Lillian McKnight • 16 August 2012

She dared to utter the C word too many times to count in her debut single ‘212’, so it’s no surprise that the current darling of the rap scene, Azealia Banks, is courting controversy in the form of her cover for the latest issue of Dazed & Confused. The September edition features the bold Miss Banks blowing up a raspberry coloured condom, the phrase “AZEALIA BANKS BLOWS UP” liberally emblazoned. Accordingly (and probably to the unbridled delight of Dazed publishers), the issue has attracted much publicity for being banned in seven countries prior to its release. It says a lot that magazines like Zoo Weekly, whose past coverlines include “Ultimate Sex Quiz: How much do you really know about shagging?”, can sit comfortably on the newstand while the Sharif Hamza shot Banks cover is deemed too provocative. The British trend trailblazers behind Dazed & Confused have proved typically cool about the situation, taking to Twitter on August 8 to post the following.

In a media landscape where the magazine as an art form is becoming increasingly sanitised (the most recent edition of German Elle magazine has recycled a four-year-old Tiffany & Co. promotional shot of Sasha Pivovarova), it is exciting to see publications that are still willing to take risks when it comes to eye-catching covers. Clad in Balmain and toting that prophylactic like a total boss, Harlem bred Azealia’s cover is immediately engaging and will, no doubt, prove memorable.

Although judging a book by its cover is rarely a wise choice, the print magazine industry relies entirely on a passing glance over a newsagent’s shelves. Shifting issues and encouraging circulation is key, and risqué covers certainly encourage consumers to nourish an ailing industry. With this in mind, the pages team have been taking a look back at some of the most controversial— and, subsequently, memorable— fashion magazine covers.

Vanity Fair featuring Demi Moore

For the August 1991 issue of US Vanity Fair, famed photographer Annie Leibovitz captured Demi Moore. Not only was the actress seven months pregnant, she was completely starkers save for some particularly exxy looking bling. Naturally, the shoot provoked the sort of outcry normally reserved for things that actually matter, like the paltry service offered by City Rail or the whole Julian Assange debacle.

The image has since become a defining icon of the age of celebrity, and has spawned many a (lacklustre) knockoff. I’m looking at you, knocked up Jessica Simpson!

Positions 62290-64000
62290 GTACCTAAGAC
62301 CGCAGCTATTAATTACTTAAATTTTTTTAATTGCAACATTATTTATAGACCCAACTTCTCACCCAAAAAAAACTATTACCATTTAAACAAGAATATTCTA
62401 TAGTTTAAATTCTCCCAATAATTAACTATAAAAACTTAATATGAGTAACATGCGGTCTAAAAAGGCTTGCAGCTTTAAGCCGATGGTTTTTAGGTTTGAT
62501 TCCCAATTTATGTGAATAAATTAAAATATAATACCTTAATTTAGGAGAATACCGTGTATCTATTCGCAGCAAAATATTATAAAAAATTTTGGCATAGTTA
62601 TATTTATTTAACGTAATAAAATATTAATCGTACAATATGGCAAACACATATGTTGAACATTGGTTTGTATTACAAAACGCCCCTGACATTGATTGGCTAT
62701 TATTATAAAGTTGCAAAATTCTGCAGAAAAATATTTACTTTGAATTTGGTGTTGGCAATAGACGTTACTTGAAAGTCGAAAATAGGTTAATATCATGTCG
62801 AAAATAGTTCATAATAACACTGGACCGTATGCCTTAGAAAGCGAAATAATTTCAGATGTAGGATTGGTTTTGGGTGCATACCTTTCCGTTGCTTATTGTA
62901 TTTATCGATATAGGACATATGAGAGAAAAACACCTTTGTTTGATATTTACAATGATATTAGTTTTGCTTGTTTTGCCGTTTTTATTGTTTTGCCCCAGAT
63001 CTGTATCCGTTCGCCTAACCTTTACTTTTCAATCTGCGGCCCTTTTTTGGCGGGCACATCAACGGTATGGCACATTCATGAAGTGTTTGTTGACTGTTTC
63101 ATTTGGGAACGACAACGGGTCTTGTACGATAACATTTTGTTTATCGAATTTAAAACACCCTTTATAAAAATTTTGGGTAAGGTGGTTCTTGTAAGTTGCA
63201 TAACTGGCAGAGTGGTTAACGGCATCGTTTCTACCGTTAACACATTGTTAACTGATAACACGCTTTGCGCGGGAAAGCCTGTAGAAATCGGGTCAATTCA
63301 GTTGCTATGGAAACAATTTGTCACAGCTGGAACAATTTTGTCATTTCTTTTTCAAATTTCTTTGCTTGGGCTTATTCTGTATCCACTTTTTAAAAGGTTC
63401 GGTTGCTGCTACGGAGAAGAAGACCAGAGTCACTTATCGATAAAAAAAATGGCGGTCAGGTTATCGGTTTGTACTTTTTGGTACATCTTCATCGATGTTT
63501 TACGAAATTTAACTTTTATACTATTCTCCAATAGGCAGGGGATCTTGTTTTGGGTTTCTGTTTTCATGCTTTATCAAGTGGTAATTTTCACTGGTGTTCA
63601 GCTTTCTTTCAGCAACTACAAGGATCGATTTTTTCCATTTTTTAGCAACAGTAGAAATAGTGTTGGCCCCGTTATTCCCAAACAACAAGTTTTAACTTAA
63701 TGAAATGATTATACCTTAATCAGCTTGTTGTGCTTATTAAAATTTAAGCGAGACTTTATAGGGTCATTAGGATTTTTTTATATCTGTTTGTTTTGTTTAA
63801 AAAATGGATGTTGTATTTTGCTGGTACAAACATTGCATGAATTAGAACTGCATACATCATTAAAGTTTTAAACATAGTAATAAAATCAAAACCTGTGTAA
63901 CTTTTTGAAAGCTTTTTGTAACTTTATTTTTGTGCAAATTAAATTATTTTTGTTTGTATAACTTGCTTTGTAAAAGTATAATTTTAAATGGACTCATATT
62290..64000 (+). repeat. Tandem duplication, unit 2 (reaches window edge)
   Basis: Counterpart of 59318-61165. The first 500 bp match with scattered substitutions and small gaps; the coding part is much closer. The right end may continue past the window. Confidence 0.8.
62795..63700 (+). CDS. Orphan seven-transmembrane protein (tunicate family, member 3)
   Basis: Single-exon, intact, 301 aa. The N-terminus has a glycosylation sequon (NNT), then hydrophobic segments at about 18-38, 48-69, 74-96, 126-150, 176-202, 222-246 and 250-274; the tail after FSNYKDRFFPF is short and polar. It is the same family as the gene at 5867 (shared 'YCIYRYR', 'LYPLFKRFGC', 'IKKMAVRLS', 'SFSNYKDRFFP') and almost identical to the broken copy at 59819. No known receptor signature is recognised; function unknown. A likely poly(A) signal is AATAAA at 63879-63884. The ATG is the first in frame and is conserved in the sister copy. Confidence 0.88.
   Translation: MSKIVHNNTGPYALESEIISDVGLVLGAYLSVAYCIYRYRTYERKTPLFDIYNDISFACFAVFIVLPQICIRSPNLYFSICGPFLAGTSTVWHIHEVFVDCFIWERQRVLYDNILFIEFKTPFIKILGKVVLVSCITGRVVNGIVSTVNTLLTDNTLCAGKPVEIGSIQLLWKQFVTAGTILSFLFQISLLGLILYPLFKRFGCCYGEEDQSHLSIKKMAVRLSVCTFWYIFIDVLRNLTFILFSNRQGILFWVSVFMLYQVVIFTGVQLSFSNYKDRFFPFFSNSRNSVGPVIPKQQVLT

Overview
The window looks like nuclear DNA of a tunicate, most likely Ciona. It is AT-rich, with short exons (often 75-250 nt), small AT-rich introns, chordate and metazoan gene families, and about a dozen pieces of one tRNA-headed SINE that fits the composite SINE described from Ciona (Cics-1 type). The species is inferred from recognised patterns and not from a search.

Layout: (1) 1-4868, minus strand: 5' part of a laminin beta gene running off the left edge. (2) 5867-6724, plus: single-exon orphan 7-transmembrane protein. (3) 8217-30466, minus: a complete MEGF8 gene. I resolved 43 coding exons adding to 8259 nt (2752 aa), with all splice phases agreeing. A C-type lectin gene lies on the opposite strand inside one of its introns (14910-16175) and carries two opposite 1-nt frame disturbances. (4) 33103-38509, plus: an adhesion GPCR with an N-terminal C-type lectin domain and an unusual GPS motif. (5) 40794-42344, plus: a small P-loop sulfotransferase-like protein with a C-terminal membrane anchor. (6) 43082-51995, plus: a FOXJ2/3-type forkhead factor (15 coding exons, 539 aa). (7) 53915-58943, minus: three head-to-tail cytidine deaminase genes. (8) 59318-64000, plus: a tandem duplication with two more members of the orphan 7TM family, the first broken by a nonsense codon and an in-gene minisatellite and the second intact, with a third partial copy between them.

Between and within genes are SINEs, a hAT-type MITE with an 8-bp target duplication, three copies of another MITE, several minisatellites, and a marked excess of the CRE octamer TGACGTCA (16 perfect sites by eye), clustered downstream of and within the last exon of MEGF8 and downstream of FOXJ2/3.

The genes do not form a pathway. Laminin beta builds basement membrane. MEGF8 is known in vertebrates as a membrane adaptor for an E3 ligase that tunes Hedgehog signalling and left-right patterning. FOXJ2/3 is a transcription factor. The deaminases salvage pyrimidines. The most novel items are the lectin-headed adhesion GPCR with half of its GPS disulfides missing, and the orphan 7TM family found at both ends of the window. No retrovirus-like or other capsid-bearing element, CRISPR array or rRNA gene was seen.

Garage featuring tattooed lady bits

The mindset of someone who actively decides to get their vulva tattooed, and proceeds to broadcast the results on the cover of an internationally distributed magazine, is questionable at best. But, that is exactly what twenty-three year old Londoner Shauna Taylor did when she starred as the face (or, rather, nether regions) of the premier issue of Dasha Zhukova’s Garage magazine. Feted YBA Damien Hirst got down and arty with Taylor’s lady bits for the cover, and they were then shot by Yves Saint Laurent’s Hedi Slimane. All we can say is, if you’re going to get your baby maker permanantly etched, it’d wanna be by an artist who can command millions of dollars for a dead shark.

Vogue featuring LeBron James and Gisele Bündchen

One would assume that any magazine cover featuring Brazilian supermodel Gisele Bündchen, the evergreen beauty that never seems to stray far from modelling’s most profitable lists, would be an unadulterated success. Well, US Vogue learned a very valuable lesson in 2008 when it teamed she-of-the-never-ending-legs with basketball great LeBron James for its April cover.

The fashion industry is oft criticised for a perceived whitewash— models of colour are few and far between— and Anna Wintour’s effort for her magazine’s shape issue provoked an outpouring of criticism for its portrayal of the Miami Heat team member. Although James was the first black man to have ever appeared on the cover of Vogue, it was suggested that the image was a racially insensitive reference to the classic film King Kong. Didn’t think that one through very well, did you Anna?

Candy featuring Chloë Sevigny as Terry Richardson

Touting itself as “the first transversal style magazine”, Candy was never going to be released quietly. A previous issue proved that tireless slashie James Franco looked just as good dolled up as a girl as in his natural incarnation, but issue number three saw ultimate hipster style icon Chloë Sevigny in the guise of ultimate hipster photographer Terry Richardson giving his trademark thumbs up. The shoot also provoked the following incredibly disturbing video. NSFL, guys!

Interestingly, Sevigny has sinced taken up the role of a pre-op transgender hit man, so she evidently got a taste for gender ambiguity.

Vogue Homme Japan featuring Lady Gaga

I’d offer some commentary but, really, I think the image itself does all the talking. Cheers for doing my work for me, Lady Gaga!